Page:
Carter appeals his conviction of armed robbery, OCGA 16-8-41
, and challenges the denial of his motion to suppress the evidence, and the admission of the evidence on Fourth Amendment grounds.
The evidence showed that Carter robbed a convenience store on July 8, 1995. He was wearing a mask at the time, but the store's cashier identified his clothing. Carter was arrested within several hours after the robbery. A ball cap and other clothing worn by him at the time of his arrest were seized as evidence. The next morning, officers removed the ball cap from the evidence room in order to use it as a scent article for sniff dogs. Through use of the dogs, a search was conducted on that day and the following day in the wooded area behind the convenience store. Clothing Carter was wearing at the time of the robbery and other items, including currency, were recovered.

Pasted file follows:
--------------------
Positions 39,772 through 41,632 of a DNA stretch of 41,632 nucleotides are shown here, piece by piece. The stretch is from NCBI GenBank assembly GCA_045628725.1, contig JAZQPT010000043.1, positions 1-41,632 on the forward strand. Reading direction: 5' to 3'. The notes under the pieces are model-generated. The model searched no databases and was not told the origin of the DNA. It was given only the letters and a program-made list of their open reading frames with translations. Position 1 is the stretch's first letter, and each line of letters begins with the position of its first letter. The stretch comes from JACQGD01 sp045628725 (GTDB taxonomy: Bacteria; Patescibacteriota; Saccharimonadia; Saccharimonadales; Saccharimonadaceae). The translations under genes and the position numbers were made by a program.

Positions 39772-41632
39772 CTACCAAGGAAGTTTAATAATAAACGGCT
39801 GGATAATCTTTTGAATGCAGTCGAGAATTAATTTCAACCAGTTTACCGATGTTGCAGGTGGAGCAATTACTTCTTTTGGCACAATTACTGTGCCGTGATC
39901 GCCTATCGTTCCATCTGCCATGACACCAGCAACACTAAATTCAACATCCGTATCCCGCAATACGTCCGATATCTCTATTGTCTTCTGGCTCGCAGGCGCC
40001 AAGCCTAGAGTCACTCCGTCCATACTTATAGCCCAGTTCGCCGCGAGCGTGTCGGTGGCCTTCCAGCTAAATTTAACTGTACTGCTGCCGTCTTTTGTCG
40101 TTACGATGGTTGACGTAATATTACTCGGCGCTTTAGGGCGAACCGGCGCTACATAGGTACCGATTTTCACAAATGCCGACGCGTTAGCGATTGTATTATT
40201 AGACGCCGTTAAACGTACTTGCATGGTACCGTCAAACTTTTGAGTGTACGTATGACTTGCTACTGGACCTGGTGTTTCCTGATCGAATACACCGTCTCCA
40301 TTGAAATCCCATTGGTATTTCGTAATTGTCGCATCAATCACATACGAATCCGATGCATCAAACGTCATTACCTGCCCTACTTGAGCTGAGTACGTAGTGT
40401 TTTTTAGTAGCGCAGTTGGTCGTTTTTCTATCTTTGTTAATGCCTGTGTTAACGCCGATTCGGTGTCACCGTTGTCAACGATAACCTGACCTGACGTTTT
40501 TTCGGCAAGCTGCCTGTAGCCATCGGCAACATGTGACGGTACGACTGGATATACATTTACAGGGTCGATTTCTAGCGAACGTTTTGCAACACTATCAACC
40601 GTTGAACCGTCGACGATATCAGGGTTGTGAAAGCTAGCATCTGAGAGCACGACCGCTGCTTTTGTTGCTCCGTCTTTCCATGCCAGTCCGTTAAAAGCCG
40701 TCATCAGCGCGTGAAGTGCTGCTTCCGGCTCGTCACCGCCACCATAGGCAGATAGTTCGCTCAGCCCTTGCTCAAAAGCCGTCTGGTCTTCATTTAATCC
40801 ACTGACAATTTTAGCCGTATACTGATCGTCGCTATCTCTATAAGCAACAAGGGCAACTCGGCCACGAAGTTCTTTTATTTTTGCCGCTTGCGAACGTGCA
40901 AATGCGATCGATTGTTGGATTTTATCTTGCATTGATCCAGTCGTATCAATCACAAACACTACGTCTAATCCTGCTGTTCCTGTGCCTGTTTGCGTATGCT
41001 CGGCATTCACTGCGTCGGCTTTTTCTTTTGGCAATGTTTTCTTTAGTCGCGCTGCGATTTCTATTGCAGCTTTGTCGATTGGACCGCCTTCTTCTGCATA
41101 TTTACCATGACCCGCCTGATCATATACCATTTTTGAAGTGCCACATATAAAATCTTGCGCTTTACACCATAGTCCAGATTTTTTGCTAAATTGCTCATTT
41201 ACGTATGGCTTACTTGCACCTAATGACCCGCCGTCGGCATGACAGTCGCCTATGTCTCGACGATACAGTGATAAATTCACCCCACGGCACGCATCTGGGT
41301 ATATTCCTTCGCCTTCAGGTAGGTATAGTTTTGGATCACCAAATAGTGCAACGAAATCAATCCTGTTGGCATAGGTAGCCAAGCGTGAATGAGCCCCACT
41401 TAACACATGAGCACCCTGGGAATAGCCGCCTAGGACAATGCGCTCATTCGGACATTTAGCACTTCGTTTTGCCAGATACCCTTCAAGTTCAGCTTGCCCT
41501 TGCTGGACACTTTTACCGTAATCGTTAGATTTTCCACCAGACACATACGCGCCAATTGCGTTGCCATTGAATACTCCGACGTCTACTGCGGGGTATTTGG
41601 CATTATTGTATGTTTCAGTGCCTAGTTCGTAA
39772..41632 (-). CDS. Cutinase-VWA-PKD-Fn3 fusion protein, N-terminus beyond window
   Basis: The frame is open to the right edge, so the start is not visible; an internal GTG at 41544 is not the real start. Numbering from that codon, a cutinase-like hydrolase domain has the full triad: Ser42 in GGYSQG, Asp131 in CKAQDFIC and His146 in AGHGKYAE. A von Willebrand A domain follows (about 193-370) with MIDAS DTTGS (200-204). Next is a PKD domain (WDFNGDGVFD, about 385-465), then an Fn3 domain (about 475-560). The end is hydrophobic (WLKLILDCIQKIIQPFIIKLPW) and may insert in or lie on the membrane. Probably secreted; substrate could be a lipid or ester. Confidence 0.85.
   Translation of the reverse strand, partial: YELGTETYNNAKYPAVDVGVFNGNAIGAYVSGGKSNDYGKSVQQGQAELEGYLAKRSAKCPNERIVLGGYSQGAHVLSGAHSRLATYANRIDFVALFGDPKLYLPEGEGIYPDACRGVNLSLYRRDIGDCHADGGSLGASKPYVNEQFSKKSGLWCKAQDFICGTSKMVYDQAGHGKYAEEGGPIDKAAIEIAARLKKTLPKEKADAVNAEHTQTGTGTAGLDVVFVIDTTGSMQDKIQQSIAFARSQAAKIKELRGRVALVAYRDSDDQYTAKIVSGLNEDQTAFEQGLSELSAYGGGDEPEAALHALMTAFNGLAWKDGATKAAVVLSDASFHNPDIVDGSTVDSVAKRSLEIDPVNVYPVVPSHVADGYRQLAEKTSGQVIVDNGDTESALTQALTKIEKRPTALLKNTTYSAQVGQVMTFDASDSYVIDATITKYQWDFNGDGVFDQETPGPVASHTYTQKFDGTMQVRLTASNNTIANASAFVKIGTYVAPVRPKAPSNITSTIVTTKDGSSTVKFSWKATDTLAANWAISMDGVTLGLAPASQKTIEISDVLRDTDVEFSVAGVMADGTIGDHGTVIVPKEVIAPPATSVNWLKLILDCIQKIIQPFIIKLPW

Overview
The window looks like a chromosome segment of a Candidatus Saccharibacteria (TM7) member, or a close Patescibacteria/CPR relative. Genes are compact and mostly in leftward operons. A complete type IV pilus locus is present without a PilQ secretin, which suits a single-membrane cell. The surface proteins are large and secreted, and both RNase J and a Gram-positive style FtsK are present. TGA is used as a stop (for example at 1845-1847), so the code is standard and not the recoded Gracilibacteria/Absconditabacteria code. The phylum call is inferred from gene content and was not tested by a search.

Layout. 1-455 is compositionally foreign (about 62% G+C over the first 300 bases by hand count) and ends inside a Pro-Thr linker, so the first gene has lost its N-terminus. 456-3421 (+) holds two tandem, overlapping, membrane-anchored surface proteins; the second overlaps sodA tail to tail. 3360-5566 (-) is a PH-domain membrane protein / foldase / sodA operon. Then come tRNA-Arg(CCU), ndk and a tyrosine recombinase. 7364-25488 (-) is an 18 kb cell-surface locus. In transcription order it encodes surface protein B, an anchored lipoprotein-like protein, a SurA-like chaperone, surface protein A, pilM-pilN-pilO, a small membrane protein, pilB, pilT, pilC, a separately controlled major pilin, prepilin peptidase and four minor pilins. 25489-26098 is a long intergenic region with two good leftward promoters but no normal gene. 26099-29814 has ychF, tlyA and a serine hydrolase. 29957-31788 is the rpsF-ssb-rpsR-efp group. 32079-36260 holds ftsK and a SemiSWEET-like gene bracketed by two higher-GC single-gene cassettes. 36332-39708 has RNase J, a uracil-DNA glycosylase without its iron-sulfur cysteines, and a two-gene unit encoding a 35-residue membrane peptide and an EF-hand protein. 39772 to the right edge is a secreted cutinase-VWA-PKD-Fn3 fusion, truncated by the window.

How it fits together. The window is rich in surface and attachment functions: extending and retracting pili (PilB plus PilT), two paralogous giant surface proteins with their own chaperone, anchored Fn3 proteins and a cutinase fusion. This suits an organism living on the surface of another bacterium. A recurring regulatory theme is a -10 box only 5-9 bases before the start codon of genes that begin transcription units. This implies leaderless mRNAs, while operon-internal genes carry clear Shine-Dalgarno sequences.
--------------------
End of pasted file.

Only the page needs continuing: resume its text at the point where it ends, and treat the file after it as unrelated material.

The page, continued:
Carter moved to suppress the items recovered through the use of the ball cap. He maintains on appeal that removal of the cap from the evidence room and its use for investigatory purposes without a warrant contravened the federal constitutional prohibition against unreasonable searches and seizures because it was only being held for custodial care.
Once Carter was lawfully arrested and in custody, clothing worn by him at the time could be seized for use as evidence and searched without a warrant. See United States v. Edwards, 415 U. S. 800 (94 SC 1234, 39 LE2d 771) (1974); Williams v. State, 258 Ga. 80 (2) (365 SE2d 408) (1988)
; Eberhart v. State, 257 Ga. 600
, 601 (2) (361 SE2d 821
) (1987); compare Gaston v. State, 155 Ga. App. 337 (270 SE2d 877) (1980)
. Therefore, the officers were not required to obtain a warrant in order to use the cap to investigate the crime. Moreover, the use of the cap merely as a scent article for the sniff dogs did not constitute a search of the cap within the meaning of the Fourth Amendment. See O'Keefe v. State, 189 Ga. App. 519
, 525 (3) (376 SE2d 406
The search conducted by the officers with the use of the cap did not contravene any of Carter's Fourth Amendment rights, as he had no reasonable expectation of privacy in the place searched. See generally Sims v. State, 214 Ga. App. 808
, 809 (1) (448 SE2d 258
Roger G. Queen, District Attorney, for appellee.